We’ve all heard that dogs shouldn’t eat chocolate, but how bad is it really? Chocolate poisoning is a common problem in dogs, especially around Easter when dogs have temptation of smelling out the eggs in shopping bags and Easter egg hunts!
Chocolate contains a component called theobromine which can be processed easily by humans, dogs unfortunately cannot process it as easily and therefore toxicity levels rise quickly in their systems.
What is theobromine?
The toxicity depends on how much is consumed, and the size of your dog. Different types of chocolate have different levels of theobromine.
- Cocoa, cooking chocolate & dark chocolate have the highest theobromine levels.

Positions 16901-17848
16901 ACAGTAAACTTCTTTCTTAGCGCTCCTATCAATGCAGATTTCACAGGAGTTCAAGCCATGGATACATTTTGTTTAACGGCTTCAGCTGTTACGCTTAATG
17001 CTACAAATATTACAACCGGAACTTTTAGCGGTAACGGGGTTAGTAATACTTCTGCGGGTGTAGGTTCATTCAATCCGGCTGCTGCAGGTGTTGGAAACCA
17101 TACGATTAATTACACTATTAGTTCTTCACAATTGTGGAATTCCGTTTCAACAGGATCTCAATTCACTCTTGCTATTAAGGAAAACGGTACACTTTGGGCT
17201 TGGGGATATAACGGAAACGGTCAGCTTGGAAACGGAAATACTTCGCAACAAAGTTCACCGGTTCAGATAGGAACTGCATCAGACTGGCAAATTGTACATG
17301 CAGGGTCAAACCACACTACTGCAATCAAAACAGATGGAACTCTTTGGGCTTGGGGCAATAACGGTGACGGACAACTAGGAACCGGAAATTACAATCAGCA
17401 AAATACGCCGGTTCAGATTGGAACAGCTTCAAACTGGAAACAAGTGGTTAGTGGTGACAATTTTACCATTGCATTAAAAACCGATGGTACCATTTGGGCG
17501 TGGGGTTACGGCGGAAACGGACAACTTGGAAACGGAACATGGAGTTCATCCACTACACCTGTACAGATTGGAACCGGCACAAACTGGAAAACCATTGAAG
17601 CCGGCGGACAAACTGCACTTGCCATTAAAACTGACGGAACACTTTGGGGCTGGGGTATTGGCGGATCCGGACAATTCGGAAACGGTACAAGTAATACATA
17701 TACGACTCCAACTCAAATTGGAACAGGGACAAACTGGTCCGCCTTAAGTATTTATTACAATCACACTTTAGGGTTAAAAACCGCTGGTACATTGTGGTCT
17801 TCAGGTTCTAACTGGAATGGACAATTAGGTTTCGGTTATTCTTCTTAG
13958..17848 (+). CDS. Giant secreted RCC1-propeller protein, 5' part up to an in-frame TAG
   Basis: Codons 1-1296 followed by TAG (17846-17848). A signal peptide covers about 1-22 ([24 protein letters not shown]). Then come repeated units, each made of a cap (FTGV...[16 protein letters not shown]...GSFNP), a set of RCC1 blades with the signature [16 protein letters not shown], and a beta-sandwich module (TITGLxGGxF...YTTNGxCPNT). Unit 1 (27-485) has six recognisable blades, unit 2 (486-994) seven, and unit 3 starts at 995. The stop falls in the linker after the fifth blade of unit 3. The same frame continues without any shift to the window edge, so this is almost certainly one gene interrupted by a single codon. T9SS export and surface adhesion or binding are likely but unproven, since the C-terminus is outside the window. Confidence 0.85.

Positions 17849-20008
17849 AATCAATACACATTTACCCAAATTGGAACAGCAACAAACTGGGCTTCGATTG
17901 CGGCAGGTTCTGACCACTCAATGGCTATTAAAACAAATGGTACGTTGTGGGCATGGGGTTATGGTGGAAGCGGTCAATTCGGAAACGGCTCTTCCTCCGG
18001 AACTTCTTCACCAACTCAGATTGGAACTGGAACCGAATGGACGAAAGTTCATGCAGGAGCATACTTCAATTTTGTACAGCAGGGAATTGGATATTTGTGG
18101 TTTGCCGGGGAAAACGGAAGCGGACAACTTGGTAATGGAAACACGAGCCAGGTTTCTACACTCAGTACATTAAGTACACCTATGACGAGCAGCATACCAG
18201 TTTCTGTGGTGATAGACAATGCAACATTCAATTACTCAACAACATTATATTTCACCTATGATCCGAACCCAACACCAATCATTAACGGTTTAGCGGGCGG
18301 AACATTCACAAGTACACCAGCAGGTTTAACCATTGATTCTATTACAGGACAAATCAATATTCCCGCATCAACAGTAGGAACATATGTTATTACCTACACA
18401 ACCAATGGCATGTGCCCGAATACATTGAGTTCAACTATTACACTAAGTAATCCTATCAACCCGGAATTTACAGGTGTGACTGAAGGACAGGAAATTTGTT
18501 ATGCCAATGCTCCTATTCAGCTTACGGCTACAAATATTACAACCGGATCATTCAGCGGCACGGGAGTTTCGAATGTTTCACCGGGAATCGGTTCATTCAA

- Milk chocolate & white chocolate have the lowest theobromine levels.
A lethal dose of theobromine is 80-200mg/kg, cooking or baking chocolate has 14.1mg/gram of theobromine, dark chocolate has 5.3mg/gram, milk chocolate has 1.4mg/gram, and white chocolate has very little real chocolate in it.*
What are the symptoms of chocolate poisoning in dogs?
Large amounts of the theobromine can cause vomiting, increased urination, diarrhoea, muscle tremors, seizures, irregular heartbeat, internal bleeding and even heart attack. The onset of the poisoning is marked by severe hyperactivity.
What to do if your dog has consumed chocolate?
If your dog has consumed even a small amount of chocolate, contact your vet immediately. Vets will usually treat the poisoning by inducing vomiting or administering activated charcoal, and then hospitalisation for monitoring.